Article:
A Rambling Post About PAX East 2013

Each step further away from the Boston Convention and Expo Center feels like another mile closer to the real world. I can feel that same old sensation growing in my chest as the crowd of geeks around begins to thin and dissipate into the greater Boston area; it is a sense that echoes something close to bereavement. Later, sitting at Boston South Station is an eerie scene as geeks, subdued and quiet, huddle at tables or on the floor each group isolated and alone as if with the closing of another PAX East they lack the willingness to look around a meet the gazes of their compatriots; perhaps  they are afraid to see the loss mirrored there.

As usually it takes me a solid 24 hours before I can turn around and confront the memories of the past weekend. Three days of nerd heaven full of laughs, games, music, and all around good times. PAX (in its Eastern incarnation) is something quite special, yes I’m romanticizing a little bit here, but there is something about the sense of community, as Cliffy B. noted during his “storytime,” that allows us to revel in who we are in a way that the rest of the world never seems to understand. That is what PAX (and any conventions one chooses to attend for any slice of fandom you can name) is all about: an unburdening from the concerns of the outside world.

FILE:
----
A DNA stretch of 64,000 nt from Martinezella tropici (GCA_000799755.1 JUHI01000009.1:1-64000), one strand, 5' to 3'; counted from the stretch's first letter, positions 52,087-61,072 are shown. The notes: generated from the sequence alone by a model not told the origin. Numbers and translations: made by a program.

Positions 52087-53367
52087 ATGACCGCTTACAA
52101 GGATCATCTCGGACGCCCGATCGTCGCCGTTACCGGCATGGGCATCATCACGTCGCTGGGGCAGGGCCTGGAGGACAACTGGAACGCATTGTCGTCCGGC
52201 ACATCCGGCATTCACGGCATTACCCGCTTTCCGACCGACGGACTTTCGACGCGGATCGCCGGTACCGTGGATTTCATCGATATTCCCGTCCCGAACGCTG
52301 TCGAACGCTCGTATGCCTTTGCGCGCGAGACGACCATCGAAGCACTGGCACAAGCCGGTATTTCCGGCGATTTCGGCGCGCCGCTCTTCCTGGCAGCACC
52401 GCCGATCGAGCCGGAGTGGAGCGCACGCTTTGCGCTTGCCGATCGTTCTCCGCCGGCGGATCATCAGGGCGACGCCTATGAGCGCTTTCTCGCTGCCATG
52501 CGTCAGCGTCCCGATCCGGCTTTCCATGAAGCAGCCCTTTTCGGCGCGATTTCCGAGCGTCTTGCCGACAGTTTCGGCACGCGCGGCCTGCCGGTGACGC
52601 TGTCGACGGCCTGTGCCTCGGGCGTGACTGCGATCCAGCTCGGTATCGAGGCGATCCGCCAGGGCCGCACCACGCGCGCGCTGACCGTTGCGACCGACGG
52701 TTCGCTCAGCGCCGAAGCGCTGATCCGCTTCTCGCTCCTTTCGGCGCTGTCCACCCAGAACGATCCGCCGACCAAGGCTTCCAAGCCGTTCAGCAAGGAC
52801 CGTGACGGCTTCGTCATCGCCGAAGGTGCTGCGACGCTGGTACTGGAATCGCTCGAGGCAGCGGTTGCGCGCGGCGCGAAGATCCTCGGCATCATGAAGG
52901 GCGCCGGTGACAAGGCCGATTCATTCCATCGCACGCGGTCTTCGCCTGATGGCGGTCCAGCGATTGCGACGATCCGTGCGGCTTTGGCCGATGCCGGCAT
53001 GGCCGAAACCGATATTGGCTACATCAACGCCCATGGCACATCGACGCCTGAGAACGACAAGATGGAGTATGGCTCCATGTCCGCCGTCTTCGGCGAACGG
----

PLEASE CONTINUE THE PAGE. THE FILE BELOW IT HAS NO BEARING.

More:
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Let’s say you have a server. This server is full of people and books and lots of other stuff. Now let us say that the building that powers your server has something wrong with it resulting in frequent power outages. These power outages occur typically when the building is not open to the public. These power outages constantly put a drain on the UPS batteries that kick in when the power goes out to the point where their charged lifespan is not nearly what it should be.

Essentially we’re playing Russian roulette with our servers. Last week the system finally managed to find a bullet.